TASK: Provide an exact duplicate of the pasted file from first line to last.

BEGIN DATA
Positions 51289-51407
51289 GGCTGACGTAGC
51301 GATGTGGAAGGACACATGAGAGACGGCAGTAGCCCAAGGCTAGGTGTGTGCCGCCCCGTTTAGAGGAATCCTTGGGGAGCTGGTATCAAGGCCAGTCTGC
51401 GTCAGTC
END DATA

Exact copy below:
Positions 51289-51407
51289 GGCTGACGTAGC
51301 GATGTGGAAGGACACATGAGAGACGGCAGTAGCCCAAGGCTAGGTGTGTGCCGCCCCGTTTAGAGGAATCCTTGGGGAGCTGGTATCAAGGCCAGTCTGC
51401 GTCAGTC